Public health officials in the U.K. say they are increasingly confident that vaccines offer significant protection against the Delta variant of coronavirus, a hopeful sign as the highly transmissible strain spreads across the world.
Separate studies from researchers in England and Scotland published Monday found that while protection against infection was somewhat diminished against Delta compared with more established variants, two doses of vaccine offered considerable protection against severe illness and hospitalization.
The findings are the latest indicating that Covid-19 vaccines are able to protect people against new variants, despite early concerns that the variants might be able to elude them.
"Vaccine effectiveness against Delta is still very, very substantial," said Aziz Sheikh, director of the University of Edinburgh’s Usher Institute of medicine and the lead author of one the two analyses.
An analysis of more than 14,000 Delta cases by England’s public health agency found a double dose of the shot developed by Pfizer Inc. and BioNTech SE reduces the risk of hospitalization after infection with Delta by 96%. Two doses of the vaccine developed by the University of Oxford and AstraZeneca reduces the risk by 92%, Public Health England said.
A separate study by academics and public health officials in Scotland, published as a letter in the Lancet medical journal, reported a reduction in vaccine effectiveness against infection with Delta compared with earlier strains, but similar levels of protection against severe illness.
Two doses of the Pfizer shot was estimated to reduce the risk of infection with Delta, first identified in India, by 79%, compared with a 92% reduction for the Alpha variant, first detected last year in England and also known as B.1.1.7. For the shot developed by AstraZeneca, the figures were 60% and 73%, respectively.
The Scottish analysis estimated the risk of hospitalization with Delta was reduced by around 70% after two doses of either vaccine.
U.K. Prime Minister Boris Johnson on Monday said a planned easing of public health restrictions slated for June 21 would be delayed for up to four weeks after cases of the Delta variant began rising rapidly in the country. Caseloads are currently averaging about 7,000 a day, three and a half times the rate a month ago, with most of those new cases caused by Delta.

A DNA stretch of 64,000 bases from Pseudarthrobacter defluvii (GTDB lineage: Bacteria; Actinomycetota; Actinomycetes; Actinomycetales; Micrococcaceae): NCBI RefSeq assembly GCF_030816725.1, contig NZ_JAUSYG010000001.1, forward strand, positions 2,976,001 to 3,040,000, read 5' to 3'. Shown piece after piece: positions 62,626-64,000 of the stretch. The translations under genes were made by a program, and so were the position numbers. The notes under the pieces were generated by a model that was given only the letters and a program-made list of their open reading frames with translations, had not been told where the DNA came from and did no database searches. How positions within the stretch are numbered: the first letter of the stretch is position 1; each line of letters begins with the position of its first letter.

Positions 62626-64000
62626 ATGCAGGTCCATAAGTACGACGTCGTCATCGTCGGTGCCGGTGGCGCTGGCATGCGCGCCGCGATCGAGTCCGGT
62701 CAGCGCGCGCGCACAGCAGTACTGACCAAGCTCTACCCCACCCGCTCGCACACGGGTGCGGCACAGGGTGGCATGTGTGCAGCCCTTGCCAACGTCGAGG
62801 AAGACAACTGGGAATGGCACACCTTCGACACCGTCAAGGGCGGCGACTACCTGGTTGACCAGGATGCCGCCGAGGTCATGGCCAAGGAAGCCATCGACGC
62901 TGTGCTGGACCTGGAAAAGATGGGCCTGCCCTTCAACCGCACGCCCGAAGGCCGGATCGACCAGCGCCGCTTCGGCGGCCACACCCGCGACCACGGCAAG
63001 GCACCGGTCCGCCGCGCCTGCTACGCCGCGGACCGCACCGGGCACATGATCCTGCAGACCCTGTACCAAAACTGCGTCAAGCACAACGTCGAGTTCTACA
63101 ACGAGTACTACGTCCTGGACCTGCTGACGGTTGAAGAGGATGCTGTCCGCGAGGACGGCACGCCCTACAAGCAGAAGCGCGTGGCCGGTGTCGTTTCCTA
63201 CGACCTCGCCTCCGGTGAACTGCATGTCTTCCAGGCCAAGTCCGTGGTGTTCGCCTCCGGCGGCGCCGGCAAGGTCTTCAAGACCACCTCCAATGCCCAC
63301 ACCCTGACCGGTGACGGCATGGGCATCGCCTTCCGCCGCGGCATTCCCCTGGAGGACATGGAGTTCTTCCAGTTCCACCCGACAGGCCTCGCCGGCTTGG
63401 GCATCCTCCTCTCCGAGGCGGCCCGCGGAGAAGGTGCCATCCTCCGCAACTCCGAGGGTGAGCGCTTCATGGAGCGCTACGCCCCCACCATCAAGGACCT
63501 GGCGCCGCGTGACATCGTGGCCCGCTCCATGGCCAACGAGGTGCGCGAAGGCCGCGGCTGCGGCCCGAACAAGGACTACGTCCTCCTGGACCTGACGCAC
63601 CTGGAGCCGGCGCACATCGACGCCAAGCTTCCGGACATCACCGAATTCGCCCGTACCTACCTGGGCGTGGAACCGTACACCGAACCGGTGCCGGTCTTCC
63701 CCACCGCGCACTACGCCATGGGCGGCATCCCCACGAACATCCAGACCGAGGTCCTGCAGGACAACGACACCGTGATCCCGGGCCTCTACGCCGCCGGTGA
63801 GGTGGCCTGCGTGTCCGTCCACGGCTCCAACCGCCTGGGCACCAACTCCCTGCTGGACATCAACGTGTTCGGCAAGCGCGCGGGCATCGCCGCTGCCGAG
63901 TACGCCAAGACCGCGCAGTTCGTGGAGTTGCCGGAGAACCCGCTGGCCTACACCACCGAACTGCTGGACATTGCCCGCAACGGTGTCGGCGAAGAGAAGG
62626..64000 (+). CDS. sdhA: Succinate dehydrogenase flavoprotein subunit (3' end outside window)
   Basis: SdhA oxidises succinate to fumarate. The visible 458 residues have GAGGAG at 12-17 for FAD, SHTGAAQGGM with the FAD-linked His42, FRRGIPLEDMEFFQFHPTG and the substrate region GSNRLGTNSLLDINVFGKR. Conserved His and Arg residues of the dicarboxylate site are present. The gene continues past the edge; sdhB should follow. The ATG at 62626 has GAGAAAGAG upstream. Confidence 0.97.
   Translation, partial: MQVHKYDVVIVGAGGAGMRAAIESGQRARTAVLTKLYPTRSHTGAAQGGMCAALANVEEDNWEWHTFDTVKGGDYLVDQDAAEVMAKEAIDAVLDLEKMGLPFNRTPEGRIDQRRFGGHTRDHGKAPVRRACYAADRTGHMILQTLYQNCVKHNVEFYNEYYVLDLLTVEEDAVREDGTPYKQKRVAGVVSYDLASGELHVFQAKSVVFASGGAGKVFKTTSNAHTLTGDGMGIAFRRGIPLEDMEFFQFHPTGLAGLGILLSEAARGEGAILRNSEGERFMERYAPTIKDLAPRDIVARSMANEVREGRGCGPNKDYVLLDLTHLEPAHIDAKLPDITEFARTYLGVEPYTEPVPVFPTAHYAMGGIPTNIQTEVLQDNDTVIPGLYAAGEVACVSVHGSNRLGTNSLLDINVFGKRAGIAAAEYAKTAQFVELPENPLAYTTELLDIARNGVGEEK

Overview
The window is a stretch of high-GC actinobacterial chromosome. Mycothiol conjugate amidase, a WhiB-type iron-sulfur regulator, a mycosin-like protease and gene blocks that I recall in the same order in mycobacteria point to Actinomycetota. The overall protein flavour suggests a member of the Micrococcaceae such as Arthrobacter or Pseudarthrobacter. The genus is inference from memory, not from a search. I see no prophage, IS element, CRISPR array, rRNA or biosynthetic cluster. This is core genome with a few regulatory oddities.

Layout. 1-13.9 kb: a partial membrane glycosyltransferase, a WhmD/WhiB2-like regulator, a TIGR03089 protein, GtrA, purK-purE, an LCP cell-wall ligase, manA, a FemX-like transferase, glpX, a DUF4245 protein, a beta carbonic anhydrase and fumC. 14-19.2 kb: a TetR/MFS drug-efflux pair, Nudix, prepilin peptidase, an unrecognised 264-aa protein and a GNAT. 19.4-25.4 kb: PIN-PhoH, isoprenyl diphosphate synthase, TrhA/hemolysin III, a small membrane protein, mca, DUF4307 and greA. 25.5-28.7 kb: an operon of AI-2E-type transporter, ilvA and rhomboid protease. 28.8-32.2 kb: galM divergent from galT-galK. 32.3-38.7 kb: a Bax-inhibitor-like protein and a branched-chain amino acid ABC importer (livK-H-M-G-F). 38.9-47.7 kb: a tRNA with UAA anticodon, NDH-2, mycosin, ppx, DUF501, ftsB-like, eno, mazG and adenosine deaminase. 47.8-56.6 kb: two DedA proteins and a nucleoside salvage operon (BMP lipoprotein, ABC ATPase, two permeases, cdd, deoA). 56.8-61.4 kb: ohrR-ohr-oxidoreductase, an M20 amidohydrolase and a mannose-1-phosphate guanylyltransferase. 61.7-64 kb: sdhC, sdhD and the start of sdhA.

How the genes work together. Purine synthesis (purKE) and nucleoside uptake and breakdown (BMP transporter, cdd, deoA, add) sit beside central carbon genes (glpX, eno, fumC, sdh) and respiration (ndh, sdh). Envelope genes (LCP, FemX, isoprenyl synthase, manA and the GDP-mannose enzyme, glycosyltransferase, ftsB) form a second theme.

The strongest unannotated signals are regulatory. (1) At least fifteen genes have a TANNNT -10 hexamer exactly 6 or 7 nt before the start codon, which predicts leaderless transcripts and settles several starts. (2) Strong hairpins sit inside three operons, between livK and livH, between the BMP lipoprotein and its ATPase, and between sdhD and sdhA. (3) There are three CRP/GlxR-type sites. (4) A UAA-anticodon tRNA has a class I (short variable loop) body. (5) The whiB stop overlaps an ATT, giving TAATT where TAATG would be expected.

The government hopes the delay will provide a window to extend vaccination to younger age groups and to ensure older people have the maximum protection afforded by receiving both doses of vaccine. The U.K. opted to extend the interval between vaccine doses to up to 12 weeks earlier in the pandemic to provide some protection to as many people as possible quickly. In May, the government accepted advice from scientists that the maximum interval should be reduced to eight weeks for people over 50, healthcare workers and those with serious health conditions. Mr. Johnson said Monday everyone over 40 will be offered a second dose by July 19.
Of 33,000 Delta cases logged in England, 58% were in unvaccinated individuals, mostly in younger age groups, according to England’s public health agency. Of 383 people admitted to hospital, two-thirds hadn’t been vaccinated. A little over a fifth of those admitted, 86 people, had been sickened after only one dose of vaccine, with those fully vaccinated accounting for only 10% of hospital admissions.
"We’ve got an opportunity to counter the threat of this Delta variant by encouraging uptake of both doses of the vaccine," Jim McMenamin, national incident director for Covid-19 at Public Health Scotland, said on a conference call with reporters Monday.
The Delta variant was first detected in India during a towering wave of infection earlier this year. Recent analyses there similarly suggest vaccines are holding up well against the variant.
A recent study of health workers at the Christian Medical College in the southern Indian city of Vellore showed that being fully vaccinated protected against severe disease. The study, conducted between Jan. 21 and April 30, showed only 9.6% of 7,080 healthcare workers who were fully vaccinated developed an infection. Among them, 64 were hospitalized, four needed oxygen support, two were admitted to intensive care and no one died.
Among those who hadn’t been vaccinated, 27.2% became infected, the study found. Being fully vaccinated lowered infection and hospitalization by 65% and 77% respectively, the study concluded.
Some 93.4% of the front-line workers received the AstraZeneca shot, and the rest received Covaxin, a Covid-19 vaccine produced by India’s Bharat Biotech.